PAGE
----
The idea that the United Nations engineered a change of uniform for the Kenya Police Service won’t wash. The justification given for the change — that it would increase police visibility — is preposterous. But if visibility was the issue, why not the colours red, white or yellow? In Kenya, even without the new, yet seemingly drab uniform, the police are visible. You don’t have to sight them; you can smell them from a mile off. Visually, most are obese, sweaty, clad in ill-fitting uniforms from protuberant tummies and uncouth.
For a Police Service that many Kenyans consider obnoxious, tangible reforms should have taken precedence over attire. Too often, and within cities, civil society watchdog groups have blamed police officers for the increase in extra judicial killings. How the public relates with the police, induced by mistrust, is clearly wanting. It baffles that the strategists within the Police service fail to make the link between high levels of crime and a public that would rather brave criminals than report crime to the police.
In their stupor, the bright sparks within the Police Service decided a change of uniform; in addition to paying police officers house allowances and moving them out of official quarters were the magic wand that would cure their myriad problems. Today, there is no material for the new police uniform, but worse, the proposed house allowances for the officers were drastically slashed. Yet, like every other Kenyan worker, police officers are expected to part with 1.5 per cent of their monthly pay to fund housing; another of the Government’s white elephant projects.
Part of the bitterness harboured by junior police officers, which is vented on hapless civilians, is understandable. The Government and top echelon of the Police Service treat juniors disdainfully. In the name of a disciplined service, where orders are unquestioningly obeyed, bad or good, police officers are forced to live in tents or rusted tin shacks, quarters that dehumanise.
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Their pay is not commensurate with their tough work. No wonder then that many of them try to supplement their meagre pay through corruption. Senior police officers treat their juniors with disdain, pulling rank to reduce them to errand boys and girls. Nothing short of serious reforms will give the police visibility. A drastic change in their approach to work, given a changing environment driven by technological advances that make criminals smarter than law enforcers is an imperative. To make any meaningful strides in this regard, the police must start regarding the public as partners in law enforcement, rather than accessories to criminal activities. Narratives on how rape victims and law abiding citizens volunteering information to the police are treated inside police stations are discomfiting.
Fitness is a prerequisite to joining the police service, yet a few years into their jobs, most police officers cannot bend to tie their shoe laces. Some pant from mere talking. Obese police officers are a danger not just to themselves, but their colleagues as well in the thick of things.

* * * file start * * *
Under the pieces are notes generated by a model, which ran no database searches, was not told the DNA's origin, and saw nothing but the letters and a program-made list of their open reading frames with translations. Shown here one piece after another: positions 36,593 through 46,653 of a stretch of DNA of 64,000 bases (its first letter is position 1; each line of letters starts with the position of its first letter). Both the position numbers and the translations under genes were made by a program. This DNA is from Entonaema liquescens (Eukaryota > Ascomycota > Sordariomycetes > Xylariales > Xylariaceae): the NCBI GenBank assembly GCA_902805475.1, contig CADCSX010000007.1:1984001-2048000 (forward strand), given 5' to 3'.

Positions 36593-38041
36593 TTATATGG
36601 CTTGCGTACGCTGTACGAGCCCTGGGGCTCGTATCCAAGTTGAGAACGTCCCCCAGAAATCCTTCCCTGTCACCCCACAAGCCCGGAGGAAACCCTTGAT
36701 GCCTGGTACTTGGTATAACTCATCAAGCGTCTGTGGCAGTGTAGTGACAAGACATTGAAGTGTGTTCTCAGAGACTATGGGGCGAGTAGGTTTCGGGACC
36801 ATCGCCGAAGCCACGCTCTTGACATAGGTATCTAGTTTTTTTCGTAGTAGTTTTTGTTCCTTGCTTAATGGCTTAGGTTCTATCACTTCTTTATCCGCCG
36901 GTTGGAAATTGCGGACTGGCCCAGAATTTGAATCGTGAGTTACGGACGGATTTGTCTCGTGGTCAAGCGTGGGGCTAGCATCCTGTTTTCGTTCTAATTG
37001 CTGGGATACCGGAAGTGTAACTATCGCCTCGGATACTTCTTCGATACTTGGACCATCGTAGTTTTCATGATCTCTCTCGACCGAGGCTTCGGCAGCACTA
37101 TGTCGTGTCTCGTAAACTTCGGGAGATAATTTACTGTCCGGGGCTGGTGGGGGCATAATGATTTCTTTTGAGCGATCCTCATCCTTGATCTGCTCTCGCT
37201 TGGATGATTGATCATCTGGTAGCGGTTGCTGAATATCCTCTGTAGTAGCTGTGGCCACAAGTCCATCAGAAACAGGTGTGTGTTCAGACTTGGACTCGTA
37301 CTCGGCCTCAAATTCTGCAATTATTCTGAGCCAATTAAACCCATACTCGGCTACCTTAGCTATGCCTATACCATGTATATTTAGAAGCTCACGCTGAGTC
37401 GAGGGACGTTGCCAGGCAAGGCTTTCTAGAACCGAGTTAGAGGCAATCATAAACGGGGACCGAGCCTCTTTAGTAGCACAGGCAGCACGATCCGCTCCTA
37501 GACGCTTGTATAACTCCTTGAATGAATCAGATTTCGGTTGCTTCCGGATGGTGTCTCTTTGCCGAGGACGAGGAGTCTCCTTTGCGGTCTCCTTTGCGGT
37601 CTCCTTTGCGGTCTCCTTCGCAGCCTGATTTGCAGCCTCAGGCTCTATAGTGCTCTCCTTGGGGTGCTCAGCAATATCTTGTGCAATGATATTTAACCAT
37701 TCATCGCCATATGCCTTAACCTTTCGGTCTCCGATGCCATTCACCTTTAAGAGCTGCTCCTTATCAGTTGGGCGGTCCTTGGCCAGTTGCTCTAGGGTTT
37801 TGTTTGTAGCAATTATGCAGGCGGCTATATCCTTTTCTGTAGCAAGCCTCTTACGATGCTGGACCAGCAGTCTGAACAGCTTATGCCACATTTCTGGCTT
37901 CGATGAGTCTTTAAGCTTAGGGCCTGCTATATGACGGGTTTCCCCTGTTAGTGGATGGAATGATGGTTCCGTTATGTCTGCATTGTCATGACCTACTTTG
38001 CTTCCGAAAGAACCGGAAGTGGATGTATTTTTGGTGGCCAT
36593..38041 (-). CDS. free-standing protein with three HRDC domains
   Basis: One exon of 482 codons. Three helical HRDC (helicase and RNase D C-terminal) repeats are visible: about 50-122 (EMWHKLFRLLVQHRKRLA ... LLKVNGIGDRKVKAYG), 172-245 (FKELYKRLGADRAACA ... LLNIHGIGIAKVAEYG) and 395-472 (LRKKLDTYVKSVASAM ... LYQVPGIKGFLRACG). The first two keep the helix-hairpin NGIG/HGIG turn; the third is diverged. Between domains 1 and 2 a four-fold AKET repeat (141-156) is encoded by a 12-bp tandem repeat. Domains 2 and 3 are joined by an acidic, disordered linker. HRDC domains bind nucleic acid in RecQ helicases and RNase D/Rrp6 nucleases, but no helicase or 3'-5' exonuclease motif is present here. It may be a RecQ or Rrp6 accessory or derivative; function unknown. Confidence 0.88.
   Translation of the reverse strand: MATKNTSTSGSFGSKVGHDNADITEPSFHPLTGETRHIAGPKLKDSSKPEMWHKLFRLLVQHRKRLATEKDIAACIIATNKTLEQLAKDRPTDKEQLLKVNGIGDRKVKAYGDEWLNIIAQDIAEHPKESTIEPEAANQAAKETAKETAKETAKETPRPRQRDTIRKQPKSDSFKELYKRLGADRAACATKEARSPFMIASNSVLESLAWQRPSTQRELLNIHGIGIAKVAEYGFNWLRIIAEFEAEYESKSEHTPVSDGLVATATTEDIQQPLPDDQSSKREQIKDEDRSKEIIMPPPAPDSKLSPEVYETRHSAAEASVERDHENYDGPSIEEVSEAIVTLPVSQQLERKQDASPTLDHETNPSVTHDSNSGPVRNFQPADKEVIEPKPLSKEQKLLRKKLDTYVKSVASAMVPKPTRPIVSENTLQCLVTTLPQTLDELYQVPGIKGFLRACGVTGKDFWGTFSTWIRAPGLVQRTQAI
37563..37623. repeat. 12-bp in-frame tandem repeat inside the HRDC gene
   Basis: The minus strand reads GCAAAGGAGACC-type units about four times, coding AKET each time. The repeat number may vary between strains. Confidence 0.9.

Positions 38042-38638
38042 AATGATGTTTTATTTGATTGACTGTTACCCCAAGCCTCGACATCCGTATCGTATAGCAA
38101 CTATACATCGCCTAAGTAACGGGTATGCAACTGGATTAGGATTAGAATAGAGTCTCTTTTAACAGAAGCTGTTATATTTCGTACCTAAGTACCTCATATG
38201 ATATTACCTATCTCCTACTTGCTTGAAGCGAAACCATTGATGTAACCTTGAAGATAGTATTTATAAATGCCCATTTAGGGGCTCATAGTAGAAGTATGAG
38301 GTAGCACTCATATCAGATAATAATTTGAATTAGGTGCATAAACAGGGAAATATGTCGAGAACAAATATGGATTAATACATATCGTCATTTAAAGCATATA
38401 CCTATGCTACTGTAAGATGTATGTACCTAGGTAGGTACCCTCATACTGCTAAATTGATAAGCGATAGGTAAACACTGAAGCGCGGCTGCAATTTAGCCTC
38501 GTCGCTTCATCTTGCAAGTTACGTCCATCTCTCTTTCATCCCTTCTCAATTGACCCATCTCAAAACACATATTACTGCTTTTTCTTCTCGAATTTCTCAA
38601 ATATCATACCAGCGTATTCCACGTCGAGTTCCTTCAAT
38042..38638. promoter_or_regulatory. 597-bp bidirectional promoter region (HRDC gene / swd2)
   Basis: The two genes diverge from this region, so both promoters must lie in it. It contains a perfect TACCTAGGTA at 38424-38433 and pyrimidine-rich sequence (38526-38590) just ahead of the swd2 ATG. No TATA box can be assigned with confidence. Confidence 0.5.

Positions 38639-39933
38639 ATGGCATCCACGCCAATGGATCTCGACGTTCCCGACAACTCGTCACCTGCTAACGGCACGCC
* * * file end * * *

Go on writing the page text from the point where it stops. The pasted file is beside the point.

Early this year, physically fit officers within the New York Police Department (NYPD) expressed their displeasure with colleagues who could not provide backup in physically demanding situations. One officer was quoted saying, “If you have a 300-pound partner who can’t even run up a flight of stairs… it’s dangerous for everybody.”
In Malaysia, police officers must regularly pass the Body Mass Index (BMI) test to remain in the force. In 2012, an order was given to police officers to undergo mandatory rigorous exercises twice a week and keep their weight under 100 kilogrammes.
Venezuela, in 2013, removed from the streets of Hanoi all traffic police officers who were ‘short, obese and abusive’. The onus of establishing these traits for necessary action lay on inspectors. Our traffic police officers, especially, fall in this category. One hardly ever finds a traffic police officer who is civil.
Though many have allowed themselves to get rotund, dismissing officers on account of their BMI’s might be discriminatory. A demand should be made that police officers, just like our Army men, must at all times remain fit for action. Those with a proclivity to obesity induced by inaction and good eating should be deployed on tough assignments in the northern part of the country where survival depends on agility; something that obesity hinders.
It is important for officers to endeavour to keep their waistlines under 36 inches. There are physically demanding jobs within government to which obese officers should be assigned to work on to stay in shape.
Those who object to such an arrangement should be given the option of leaving the service. The police service cannot afford to be turned into a dumping ground for lazy, rotund officers specialising in extortion while criminals run riot across the country.
Mr Chagema is a correspondent at The [email protected]